Care Orchestration Explained

By Monica Demers, Director of Market Development, Lumeon

In a previous blog, we shared what to look for when rethinking your approach to patient engagement:  the need to think about the complete workflow to provide the best patient experience while freeing up staff. To do this, the focus must shift beyond simple communications to how technology uses inputs of information to determine the next appropriate action(s) intelligently, and orchestrate those actions efficiently throughout the care journey. In this article, we dive deeper into the technology concepts that are required to orchestrate care.   

What is an orchestration engine, and how does it work?

An orchestration engine works alongside existing systems, such as an EHR, providing functionality and tools that organize day-to-day complexity and drive care. There are four components to the engine:

  • Programmable workflows and decisioning

Digital transformation begins with re-imagining how to digitally optimize future workflows while leveraging the systems you already have in place – specifically by removing manual tasks, consolidating views, helping with prioritizations, and coordinating communication points between patients and staff. “Programmable” means that the engine can be tailored to keep what’s working well and change what you want to improve.   

Once digital workflows are defined, the orchestration engine does not assume each step is linear, handling the complexities and variations in each step such as cross-team collaboration, patient communication, or waiting for results. The engine takes inputs from all these elements to help decide the next best appropriate action.    

These workflows and decisioning flows are programmed into the system as the “orchestration plan” and run automatically in the background, ensuring consistency in care delivery while allowing for adjustments to individual care journeys.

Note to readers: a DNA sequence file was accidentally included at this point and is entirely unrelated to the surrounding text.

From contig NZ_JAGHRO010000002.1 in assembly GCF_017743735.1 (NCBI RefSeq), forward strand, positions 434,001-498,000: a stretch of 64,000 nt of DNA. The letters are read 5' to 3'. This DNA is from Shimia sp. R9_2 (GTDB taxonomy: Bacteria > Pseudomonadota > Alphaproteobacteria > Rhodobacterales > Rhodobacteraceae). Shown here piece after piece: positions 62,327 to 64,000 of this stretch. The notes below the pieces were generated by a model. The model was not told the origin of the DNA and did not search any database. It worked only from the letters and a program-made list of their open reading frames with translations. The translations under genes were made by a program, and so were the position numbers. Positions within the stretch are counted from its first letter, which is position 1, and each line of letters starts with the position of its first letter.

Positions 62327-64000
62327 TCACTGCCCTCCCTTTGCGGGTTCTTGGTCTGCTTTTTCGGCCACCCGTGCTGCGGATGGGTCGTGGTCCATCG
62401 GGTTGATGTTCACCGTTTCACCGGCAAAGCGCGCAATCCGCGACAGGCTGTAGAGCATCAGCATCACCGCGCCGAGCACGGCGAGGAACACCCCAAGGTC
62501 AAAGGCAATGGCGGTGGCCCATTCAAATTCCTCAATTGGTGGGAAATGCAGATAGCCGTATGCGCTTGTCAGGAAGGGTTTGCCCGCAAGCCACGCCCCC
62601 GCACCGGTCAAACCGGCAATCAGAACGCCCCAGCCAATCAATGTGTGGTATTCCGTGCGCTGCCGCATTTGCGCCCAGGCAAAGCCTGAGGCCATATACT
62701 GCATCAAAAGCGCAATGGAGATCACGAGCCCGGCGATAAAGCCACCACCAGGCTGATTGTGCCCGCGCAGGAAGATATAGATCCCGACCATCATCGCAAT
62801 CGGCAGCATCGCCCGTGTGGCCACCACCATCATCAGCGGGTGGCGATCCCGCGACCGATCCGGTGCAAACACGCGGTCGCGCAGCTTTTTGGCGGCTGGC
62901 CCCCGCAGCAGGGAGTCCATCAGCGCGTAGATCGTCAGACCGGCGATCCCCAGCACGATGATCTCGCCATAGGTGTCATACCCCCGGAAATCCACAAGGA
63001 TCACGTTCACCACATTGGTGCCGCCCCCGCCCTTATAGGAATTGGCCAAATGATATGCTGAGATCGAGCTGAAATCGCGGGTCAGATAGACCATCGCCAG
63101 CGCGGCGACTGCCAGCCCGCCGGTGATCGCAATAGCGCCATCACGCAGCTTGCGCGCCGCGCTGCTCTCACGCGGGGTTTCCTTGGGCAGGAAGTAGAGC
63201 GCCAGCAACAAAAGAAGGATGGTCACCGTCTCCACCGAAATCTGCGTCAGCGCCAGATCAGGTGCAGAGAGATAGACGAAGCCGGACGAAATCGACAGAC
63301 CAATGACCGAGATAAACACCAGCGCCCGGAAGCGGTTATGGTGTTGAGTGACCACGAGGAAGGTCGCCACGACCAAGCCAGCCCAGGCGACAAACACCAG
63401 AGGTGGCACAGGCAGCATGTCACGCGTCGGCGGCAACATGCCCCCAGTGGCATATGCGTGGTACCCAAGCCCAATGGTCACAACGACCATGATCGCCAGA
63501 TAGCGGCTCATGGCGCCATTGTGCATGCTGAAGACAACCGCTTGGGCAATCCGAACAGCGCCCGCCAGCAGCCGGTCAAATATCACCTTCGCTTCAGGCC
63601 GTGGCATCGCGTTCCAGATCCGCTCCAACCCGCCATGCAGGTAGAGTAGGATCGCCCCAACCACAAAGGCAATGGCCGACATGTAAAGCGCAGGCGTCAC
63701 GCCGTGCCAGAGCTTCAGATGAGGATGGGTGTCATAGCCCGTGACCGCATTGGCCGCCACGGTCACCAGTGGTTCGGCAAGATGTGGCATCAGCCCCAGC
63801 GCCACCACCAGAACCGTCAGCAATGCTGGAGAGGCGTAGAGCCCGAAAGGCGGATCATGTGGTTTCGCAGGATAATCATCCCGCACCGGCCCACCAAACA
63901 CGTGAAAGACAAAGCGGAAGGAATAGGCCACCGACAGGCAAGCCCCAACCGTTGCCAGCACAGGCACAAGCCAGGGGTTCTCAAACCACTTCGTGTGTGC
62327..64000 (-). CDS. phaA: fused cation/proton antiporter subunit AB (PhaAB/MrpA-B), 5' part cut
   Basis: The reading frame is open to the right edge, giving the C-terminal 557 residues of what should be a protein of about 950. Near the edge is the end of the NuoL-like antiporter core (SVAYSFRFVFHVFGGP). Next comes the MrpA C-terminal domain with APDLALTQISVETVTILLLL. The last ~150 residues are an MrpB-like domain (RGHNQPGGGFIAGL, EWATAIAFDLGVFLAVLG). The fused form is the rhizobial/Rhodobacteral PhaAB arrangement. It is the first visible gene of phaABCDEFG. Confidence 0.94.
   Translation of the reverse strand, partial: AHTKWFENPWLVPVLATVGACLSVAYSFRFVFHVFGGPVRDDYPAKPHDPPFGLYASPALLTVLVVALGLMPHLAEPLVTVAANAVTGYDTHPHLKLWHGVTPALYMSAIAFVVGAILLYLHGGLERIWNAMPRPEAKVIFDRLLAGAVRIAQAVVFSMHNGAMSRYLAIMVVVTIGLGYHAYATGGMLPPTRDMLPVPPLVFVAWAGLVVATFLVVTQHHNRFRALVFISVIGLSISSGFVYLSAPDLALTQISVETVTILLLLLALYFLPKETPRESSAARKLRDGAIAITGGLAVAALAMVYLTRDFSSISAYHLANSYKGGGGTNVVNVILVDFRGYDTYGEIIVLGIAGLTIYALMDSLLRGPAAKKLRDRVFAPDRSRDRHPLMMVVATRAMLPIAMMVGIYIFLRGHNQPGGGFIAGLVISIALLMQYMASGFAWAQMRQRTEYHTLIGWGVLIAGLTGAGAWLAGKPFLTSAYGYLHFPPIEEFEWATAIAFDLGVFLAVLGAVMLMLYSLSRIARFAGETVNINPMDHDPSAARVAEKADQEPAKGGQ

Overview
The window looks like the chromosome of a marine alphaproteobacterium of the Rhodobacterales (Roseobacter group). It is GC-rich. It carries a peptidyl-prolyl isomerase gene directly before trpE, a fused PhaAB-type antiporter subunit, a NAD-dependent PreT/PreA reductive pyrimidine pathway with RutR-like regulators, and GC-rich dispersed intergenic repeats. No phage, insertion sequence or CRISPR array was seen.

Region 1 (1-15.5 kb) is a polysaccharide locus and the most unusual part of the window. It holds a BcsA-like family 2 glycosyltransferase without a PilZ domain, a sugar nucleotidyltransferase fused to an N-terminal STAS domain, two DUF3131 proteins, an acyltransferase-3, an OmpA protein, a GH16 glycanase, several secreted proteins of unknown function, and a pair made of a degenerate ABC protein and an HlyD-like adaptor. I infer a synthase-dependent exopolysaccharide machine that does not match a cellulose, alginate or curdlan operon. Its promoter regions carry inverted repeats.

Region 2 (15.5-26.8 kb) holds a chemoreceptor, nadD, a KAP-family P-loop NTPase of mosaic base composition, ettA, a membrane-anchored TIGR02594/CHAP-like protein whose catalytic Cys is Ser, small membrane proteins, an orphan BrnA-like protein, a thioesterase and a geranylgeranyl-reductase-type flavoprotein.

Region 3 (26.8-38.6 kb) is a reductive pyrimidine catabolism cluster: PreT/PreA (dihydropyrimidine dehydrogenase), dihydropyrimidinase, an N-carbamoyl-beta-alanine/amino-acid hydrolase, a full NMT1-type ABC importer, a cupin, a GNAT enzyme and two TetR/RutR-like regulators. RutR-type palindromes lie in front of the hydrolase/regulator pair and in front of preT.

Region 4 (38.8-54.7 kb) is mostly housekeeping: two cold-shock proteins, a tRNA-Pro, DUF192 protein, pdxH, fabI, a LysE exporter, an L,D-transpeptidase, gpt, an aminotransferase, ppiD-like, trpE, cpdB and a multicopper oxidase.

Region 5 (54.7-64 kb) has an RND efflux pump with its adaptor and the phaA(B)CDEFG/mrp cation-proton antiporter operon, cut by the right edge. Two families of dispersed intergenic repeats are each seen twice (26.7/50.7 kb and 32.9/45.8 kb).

• Digital tools to automate manual activities

The orchestration engine automates digital communication and care coordination to create a seamless digital experience. It includes a variety of secure communication (SMS, eForms, IVR, email) and coordination tools (worklists, patient-level views, tasking, ability to embed UI into applications).  

These tools are the workhorses that remove the repetitive manual activity such as sending out reminders and a variety of pre- and post-visit patient communications. They can be leveraged when you don’t have the functionality in place or when you need to optimize workflows among your existing tools.   

  • Interoperability

The orchestration engine needs context to work effectively. It includes an interface engine within, that helps gather (and return) the information from various sources, such as demographics, scheduling information, revenue cycle, orders and results, allergy and problem lists, and much more. It uses this information and other variables like event triggers and form responses to guide the decisioning process. 

Some health systems opt to start with flat files while they wait for interface resources. This approach works well for straightforward workflows and to get things up and running quickly.  

  • Timed, loop-closing functionality 

The reason this tool is an “engine” instead of a static solution is its auto-evaluation functionality. The engine knows the expected outcome for every step based on the “orchestration plan” described above. It works automatically to close the loop on each step of the process. 

The system constantly checks to see if each step is complete and “chases” it down if it isn’t. For example, when a patient is scheduled for an appointment, it will check if insurance information and privacy/consent signatures are present and up-to-date. If they are not, the engine will automatically text the patient requesting the outstanding items. It will do this on time ahead of a scheduled visit based on adjustable timers.  

If you’re looking to rethink your approach to patient engagement and replace your appointment reminder system, consider avoiding another narrow-function system and opt instead for a wider-angle solution. One that uses reminders as one component in supporting longitudinal, proactive, and guided individual patient experiences. One that lends a digital hand to the complexity of care delivery. Contact us today to learn more.